"This dog had been through three months' space
A dweller in that savage place:
Ing passed, iittle exertion is required to place the weary pedestrian by the side of Helvellyn Man-as the pile of stones on the summit is called—thence to gaze on the wonderful display of mountains and lakes which every where surround him. This Man, and that on a lower elevation, to the north, form the separating landmarks between Cumberland and Westmorland. And now, as to the view, and the multitudinous objects within its range. Northwards, Keppel Cove Tamn is perceived, having on the right Catchedecam. Beyond the extremity of the tarn Saddleback rears its huge form, a little to the left of which is Skiddaw. Between the two, and in the north-west, a portion of the Solway Firth is descried, and the extreme distance is bounded by the Scottish mountains. Turning eastwards, the Red Tarn below its “huge nameless rock,” lies between Sirel Fdge on the left, and Striding Edge on the right. Beyond is the crooked forn of UI leswater, on the left margin of which are Gowbarrow Park and Stybarrow Crag, whilst the right is bounded by the dwindled precipices of Place Fell, Beck Fell, and Swarth Fell' High Street and High Bell are seen in the east over Striding Edge. Kirkstone, Fairfield, and Dolly Waggon Pike, are more to the south. A portion of Windermere is seen over the last-named hill, whilst in a clear atmo sphere, Lancaster Castle can be descried beyond Windermere. Esthwaite water is directly south, and beyond is the sea in the Bay of Morecambe. In the southwest, the Old Man stands guarding the right shore of Coniston Lake. On the right is the assemblage of hills termed Coniston Fells, whilst Black Combe, beheld through Wrynose Gap, lifts its dreary summit in the distance. Bowfell and Langdale Pikes are more to the west, having on the left Scawfell Pikes and Scawfell, and on the right Great Gable. The " gorgeous pavilions” of the Buttermere mountains are pitched in the west, amongst which the Pillar and Gras moor are prominent. - Cat Bells are visible, though Derwentwater, upon the west margin of which they stand, is hidden. Our old acquaintance, Honister Crag, may be seen in a hollow, a little to the left of Cat Bells. From the lower Man views of Thirlemere and Bassenthwaite Lake are commanded, both of which are concealed by a breast of the mountain from those on the highest Man.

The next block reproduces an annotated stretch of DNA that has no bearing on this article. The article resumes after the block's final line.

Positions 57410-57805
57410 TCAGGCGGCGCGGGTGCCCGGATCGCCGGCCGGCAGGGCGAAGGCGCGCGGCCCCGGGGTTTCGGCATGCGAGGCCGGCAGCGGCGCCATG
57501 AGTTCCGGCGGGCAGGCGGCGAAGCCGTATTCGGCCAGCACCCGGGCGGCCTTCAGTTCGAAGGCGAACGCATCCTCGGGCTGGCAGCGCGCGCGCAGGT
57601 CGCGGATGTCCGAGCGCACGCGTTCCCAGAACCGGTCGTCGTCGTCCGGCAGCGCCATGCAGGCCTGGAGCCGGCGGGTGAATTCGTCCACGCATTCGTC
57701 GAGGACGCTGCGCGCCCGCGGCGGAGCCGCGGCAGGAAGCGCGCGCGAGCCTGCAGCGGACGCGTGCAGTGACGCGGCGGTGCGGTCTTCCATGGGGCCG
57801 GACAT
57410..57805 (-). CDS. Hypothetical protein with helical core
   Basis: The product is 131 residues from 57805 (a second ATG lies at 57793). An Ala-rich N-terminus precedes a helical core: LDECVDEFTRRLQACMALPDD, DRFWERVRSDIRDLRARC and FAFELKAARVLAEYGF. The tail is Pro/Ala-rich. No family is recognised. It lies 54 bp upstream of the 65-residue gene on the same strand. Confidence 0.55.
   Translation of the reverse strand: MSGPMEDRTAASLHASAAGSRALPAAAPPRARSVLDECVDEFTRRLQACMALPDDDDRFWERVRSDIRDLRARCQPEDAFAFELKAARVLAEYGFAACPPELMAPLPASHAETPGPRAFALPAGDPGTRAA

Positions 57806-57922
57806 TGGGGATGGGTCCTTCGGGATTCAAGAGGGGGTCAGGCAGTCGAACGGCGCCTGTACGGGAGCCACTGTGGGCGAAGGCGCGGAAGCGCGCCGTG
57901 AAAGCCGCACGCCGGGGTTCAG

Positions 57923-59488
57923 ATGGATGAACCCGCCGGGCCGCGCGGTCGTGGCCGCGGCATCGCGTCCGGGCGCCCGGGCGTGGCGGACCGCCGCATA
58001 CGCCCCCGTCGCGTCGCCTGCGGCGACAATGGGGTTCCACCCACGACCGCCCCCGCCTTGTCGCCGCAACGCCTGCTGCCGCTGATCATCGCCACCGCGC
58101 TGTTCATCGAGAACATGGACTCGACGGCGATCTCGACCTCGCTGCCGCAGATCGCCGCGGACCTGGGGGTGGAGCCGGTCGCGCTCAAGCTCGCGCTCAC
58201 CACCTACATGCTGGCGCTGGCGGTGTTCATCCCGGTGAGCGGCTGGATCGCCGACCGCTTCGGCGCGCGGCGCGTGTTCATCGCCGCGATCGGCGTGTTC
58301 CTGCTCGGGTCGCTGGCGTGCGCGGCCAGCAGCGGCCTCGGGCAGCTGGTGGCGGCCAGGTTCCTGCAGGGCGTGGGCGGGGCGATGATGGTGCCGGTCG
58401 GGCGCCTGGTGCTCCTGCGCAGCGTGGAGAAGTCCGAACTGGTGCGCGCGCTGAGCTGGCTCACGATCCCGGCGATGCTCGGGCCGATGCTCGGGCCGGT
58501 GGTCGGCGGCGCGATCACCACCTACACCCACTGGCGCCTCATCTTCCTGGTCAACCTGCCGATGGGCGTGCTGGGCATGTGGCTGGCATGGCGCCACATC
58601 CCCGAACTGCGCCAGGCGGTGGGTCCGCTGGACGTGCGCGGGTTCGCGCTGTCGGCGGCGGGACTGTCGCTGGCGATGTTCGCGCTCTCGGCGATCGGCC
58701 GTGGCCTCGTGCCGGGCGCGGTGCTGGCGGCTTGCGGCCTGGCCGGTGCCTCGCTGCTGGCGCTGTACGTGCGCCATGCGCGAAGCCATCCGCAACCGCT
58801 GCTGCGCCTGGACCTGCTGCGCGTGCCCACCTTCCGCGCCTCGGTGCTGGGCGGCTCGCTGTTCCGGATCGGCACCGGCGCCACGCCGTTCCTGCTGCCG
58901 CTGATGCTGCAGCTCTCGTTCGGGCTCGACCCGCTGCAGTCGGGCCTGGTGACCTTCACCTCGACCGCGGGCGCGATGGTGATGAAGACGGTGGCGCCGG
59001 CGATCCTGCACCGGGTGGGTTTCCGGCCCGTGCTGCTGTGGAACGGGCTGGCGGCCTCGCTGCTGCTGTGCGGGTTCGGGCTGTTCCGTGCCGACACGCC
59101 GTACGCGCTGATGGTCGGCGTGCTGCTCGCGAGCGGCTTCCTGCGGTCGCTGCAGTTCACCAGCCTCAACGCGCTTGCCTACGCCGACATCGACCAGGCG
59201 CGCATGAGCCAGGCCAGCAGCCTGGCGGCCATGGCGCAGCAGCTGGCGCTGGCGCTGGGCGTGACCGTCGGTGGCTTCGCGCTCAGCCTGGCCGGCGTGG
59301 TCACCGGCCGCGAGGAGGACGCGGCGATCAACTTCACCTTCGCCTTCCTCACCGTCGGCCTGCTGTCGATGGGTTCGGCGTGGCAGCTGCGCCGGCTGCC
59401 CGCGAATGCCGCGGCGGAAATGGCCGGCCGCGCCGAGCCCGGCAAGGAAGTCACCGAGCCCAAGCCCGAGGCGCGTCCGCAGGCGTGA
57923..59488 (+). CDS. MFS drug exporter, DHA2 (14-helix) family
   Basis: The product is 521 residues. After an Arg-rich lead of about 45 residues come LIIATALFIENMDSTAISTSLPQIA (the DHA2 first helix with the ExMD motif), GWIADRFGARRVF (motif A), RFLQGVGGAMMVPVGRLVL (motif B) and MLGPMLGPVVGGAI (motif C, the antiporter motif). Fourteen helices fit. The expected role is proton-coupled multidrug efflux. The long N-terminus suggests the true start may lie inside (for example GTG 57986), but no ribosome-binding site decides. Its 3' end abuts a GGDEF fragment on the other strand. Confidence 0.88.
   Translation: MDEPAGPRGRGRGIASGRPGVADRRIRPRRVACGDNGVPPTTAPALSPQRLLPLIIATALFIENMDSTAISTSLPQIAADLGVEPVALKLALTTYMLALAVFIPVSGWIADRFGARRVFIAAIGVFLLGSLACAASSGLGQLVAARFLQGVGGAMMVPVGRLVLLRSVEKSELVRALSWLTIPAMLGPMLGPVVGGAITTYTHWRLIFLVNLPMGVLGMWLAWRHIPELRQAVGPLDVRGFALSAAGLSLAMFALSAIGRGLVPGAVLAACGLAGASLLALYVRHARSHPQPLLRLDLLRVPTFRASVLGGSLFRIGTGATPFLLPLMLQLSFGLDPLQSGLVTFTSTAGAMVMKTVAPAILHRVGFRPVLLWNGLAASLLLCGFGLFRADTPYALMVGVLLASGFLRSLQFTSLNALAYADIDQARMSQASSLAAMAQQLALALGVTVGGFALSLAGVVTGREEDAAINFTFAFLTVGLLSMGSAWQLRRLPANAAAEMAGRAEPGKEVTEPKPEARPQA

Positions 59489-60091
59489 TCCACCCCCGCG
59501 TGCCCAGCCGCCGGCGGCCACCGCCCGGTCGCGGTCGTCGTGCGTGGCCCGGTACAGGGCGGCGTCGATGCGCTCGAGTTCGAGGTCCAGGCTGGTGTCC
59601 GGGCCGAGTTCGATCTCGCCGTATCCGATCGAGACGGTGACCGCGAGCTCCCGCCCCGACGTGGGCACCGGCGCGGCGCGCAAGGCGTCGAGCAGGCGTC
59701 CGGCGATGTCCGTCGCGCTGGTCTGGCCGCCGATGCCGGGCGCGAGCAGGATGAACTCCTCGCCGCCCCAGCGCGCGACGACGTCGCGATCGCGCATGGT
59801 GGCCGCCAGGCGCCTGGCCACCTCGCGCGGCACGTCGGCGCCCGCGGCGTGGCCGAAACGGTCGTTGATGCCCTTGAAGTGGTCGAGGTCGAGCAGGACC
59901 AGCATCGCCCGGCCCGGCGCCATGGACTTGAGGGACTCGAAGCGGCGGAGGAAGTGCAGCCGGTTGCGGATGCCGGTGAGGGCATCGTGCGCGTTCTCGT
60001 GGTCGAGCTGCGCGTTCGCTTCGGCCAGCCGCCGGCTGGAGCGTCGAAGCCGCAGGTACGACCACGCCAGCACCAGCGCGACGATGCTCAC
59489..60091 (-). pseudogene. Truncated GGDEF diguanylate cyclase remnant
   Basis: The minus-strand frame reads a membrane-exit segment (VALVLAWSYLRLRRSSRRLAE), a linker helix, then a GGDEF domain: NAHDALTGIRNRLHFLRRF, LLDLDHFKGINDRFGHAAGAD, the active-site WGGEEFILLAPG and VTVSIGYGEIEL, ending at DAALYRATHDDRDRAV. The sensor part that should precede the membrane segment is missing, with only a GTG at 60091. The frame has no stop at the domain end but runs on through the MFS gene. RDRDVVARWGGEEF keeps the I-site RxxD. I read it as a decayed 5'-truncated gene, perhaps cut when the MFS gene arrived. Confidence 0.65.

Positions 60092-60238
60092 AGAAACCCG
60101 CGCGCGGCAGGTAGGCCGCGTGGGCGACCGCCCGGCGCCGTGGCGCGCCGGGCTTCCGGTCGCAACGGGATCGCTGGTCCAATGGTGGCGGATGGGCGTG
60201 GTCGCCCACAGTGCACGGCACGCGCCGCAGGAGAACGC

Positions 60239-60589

SKIDDAW. As this mountain stands at the head of an extensive valley, apart from the
Yes-proof was plain, that since the day
through such long time,
Above all human estimate." Thus is this striking Instance of brute fidelity commemorated by Wordsworth. Sonte's IK on this secident commencing. "I climbed the dark brow of the mighty Helvellyn," are too inovo to be quoted at length